Random “stuff” about silicon photomultipliers and avalanche diodes

This writing may be considered as a very random continuation of an older post briefly mentioning the usage of photomultiplying tubes for gamma spectroscopy, but the truth is that it is so random that could be impossible to follow. I have some spare 300x600um silicon space and have been recently thinking how to fully utilize the area on the chip I am about to tapeout. Apart from having a free corner of silicon, unfortunately, time is not infinite nor free either (what?) and I have just about a week to think, analyze and engineer whatever it would be. This is why I am also posting this, hoping that in the process of writing/re-reading, I would suddenly get that brilliant idea which would vanish all first world problems and get me through academia obscura.

Back to the point. Some 5 years ago, the image sensors field suddenly realized that instead of trying to integrate the current/electrons from photo-electron pairs in the form of a stored charge on a capacitor, one could initiate an ionization process triggered by a single photon in a very high/concentrated electric field PN junction, a process often referred to as impact ionization. The last is essentially the same as the photomultiplying effect in vacuum tubes, now with the difference that the medium where the process occurs is silicon, plus some additional second order effects. The old, photon-hit-electron-integrate-readout, is a technology which has been here for decades, and still impresses us with its mature-immatureness. How is impact ionization a better solution than the conventional? The answer is – it’s not (for now), and it depends.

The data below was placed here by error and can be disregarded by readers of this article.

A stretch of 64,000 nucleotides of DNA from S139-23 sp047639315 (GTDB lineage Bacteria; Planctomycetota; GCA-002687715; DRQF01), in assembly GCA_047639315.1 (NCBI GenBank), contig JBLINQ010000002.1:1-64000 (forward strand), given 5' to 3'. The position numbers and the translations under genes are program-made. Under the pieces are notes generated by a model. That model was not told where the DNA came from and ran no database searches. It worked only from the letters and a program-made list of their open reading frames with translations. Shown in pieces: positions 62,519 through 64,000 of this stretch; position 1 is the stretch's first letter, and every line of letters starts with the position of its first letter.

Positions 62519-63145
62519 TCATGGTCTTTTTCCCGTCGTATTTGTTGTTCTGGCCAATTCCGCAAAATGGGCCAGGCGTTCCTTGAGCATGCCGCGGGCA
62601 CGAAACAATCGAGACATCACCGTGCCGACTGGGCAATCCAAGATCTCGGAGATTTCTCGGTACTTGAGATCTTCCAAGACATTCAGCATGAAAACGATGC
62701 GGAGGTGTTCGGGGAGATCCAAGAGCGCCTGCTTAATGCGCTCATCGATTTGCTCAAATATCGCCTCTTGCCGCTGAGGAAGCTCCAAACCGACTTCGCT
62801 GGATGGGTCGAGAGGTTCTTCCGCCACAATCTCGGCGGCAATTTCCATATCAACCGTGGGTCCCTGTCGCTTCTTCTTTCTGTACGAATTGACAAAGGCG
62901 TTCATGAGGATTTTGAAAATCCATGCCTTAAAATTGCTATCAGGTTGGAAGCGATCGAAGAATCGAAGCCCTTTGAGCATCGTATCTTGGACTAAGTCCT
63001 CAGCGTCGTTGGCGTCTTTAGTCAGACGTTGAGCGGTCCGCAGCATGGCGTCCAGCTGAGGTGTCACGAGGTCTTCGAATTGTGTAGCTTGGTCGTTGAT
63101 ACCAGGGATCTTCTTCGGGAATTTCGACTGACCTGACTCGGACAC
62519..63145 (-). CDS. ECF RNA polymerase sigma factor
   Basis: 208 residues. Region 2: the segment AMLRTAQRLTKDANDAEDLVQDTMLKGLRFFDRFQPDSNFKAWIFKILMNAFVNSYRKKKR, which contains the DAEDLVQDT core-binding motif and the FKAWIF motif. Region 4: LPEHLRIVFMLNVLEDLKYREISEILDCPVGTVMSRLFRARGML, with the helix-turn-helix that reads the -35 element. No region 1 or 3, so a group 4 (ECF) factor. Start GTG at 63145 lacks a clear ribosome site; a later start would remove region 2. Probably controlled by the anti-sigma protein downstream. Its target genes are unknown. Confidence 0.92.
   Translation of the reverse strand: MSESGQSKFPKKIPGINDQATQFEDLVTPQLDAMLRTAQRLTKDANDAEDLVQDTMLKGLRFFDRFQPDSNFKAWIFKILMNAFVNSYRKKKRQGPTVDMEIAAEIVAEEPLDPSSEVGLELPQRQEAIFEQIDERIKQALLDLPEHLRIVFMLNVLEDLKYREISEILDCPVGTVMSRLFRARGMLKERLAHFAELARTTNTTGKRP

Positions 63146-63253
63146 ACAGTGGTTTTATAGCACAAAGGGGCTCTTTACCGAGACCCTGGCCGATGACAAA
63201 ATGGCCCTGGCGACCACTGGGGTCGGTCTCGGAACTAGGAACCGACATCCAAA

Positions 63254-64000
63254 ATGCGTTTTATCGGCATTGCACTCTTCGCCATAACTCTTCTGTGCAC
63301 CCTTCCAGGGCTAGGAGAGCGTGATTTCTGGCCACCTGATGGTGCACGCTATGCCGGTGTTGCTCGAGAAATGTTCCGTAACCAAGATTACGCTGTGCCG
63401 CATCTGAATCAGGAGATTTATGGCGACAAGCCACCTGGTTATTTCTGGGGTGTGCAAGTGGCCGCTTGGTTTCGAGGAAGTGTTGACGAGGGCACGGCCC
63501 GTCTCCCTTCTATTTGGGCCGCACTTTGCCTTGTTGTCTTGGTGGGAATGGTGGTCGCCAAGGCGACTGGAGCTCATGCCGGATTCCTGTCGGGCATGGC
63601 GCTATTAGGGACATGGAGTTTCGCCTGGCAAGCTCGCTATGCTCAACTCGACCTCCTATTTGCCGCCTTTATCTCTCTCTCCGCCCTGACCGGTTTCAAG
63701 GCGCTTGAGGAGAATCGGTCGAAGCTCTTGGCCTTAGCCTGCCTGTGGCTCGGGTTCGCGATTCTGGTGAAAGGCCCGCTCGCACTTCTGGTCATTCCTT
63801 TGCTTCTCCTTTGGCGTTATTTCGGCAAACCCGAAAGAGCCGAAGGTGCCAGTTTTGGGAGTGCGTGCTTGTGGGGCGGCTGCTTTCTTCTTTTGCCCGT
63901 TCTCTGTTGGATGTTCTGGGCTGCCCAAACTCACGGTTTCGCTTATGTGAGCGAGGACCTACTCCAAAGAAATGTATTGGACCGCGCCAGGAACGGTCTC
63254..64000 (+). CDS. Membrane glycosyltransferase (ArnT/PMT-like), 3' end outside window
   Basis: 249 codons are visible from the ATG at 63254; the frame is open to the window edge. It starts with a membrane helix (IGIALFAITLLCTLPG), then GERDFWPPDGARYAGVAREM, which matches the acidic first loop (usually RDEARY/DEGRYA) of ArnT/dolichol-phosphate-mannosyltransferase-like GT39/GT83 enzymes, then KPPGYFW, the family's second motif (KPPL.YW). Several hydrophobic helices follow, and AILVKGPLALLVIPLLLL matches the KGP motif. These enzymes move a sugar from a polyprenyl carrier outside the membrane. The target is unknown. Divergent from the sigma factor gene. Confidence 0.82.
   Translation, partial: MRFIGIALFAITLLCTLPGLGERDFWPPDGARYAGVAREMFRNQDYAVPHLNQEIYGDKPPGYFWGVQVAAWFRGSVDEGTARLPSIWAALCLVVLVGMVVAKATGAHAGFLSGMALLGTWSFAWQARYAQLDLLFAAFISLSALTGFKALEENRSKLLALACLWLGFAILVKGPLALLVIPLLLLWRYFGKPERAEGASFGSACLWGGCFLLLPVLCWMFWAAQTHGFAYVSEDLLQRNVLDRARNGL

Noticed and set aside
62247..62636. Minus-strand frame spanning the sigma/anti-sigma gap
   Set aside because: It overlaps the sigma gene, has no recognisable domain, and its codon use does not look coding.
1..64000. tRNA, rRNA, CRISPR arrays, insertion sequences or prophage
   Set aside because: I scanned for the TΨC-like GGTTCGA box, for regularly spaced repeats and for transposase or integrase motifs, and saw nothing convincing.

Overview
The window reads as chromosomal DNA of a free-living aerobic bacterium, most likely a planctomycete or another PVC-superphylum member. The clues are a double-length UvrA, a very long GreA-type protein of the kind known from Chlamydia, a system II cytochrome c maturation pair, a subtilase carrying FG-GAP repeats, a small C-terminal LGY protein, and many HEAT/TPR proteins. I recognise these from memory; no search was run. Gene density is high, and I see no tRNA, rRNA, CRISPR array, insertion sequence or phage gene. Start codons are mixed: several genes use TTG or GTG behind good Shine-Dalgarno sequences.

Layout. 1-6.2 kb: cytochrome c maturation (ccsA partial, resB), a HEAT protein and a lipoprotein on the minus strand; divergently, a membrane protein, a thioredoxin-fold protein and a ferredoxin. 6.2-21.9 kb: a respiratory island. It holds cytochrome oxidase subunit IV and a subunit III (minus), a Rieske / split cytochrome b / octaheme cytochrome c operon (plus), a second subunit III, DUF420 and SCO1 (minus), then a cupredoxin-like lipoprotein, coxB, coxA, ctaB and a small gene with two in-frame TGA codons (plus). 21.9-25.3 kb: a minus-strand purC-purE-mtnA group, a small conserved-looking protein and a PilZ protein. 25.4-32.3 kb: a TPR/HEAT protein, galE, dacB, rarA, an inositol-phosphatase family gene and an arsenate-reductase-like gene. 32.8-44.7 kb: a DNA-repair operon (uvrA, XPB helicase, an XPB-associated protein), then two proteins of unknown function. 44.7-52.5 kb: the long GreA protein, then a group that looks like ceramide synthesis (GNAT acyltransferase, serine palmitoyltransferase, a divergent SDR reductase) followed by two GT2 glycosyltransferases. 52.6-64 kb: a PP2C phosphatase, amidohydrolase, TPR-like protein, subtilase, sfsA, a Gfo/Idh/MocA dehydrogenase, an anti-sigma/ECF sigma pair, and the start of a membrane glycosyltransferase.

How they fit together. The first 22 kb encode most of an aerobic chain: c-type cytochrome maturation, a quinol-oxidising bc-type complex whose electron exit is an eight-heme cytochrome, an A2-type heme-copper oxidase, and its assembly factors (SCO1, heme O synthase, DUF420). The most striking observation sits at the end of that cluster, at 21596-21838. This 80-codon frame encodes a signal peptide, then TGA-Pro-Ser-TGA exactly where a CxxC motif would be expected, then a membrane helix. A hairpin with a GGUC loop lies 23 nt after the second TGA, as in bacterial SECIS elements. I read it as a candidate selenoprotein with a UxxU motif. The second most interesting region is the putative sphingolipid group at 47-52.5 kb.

Here is my simple explanation of why impact ionization detectors, also called Single Photon Avalanche Diodes (SPADs) should theoretically perform better under low light conditions than the conventional technologies. In electronics, we often use the Friis formula, which states that to minimize the noise figure in a signal chain, we should apply gain in the system as early as possible, and/or perform the less noisy operations first:

$F_{total} = F_1 + \frac{F_2-1}{G_1} + \frac{F_3-1}{G_1 G_2} + \frac{F_4-1}{G_1 G_2 G_3} + ... + \frac{F_n - 1}{G_1 G_2 ... G_{n-1}}$

It is very intuitive, and it could be applied to the signal chain of an image sensor too, even though that the signal chain begins with a noisy source of photons (photon shot noise), distorted by microlenses, attenuated by color filters, converted to electrons with noise, electrons to voltage (?) and voltage to a digital number. Most ultra low-noise CMOS image sensors use the so called High Conversion Gain (HCG) pixels. In simple language, this means that their integration capacitor (FD – floating diffusion) is minimized as much as possible compared to the photodiode junction capacitance. This results in a larger voltage swing on the integration capacitor (FD) per hit photon, which is basically equivalent to maximizing the gain at the very beginning of the photon-electron conversion process. Remember the Friis formula?

Why does a SPAD look promising for ultra-low-light imaging? Avalanche photodiodes, basing on impact ionization have an enormous gain, thus, a single photon can push the trigger causing the diode to hit the rail. Makes life easier for the rest of the measurements too, instead of a complex ADC, we can just use a counter. Sounds brilliant, however, there are some difficulties which prevent us from reaching perfect photon counting. Here’s a small list which I am thinking about right now:

1. The gain in a SPAD may be considered infinite, according Friis the output should be noise-free. However, SPADs, for now, are triggered not only by photons, but also by random thermal excitation and defect traps, sudden releases and gamma ray impact with electrons. The main quality parameter of a SPAD is its so called Dark Count Rate (DCR), or false triggers per time unit under dark conditions. This is a very primitive measurement, however, until now there is no good method for quantifying what part of the DCR is caused by the respective aforementioned side effects.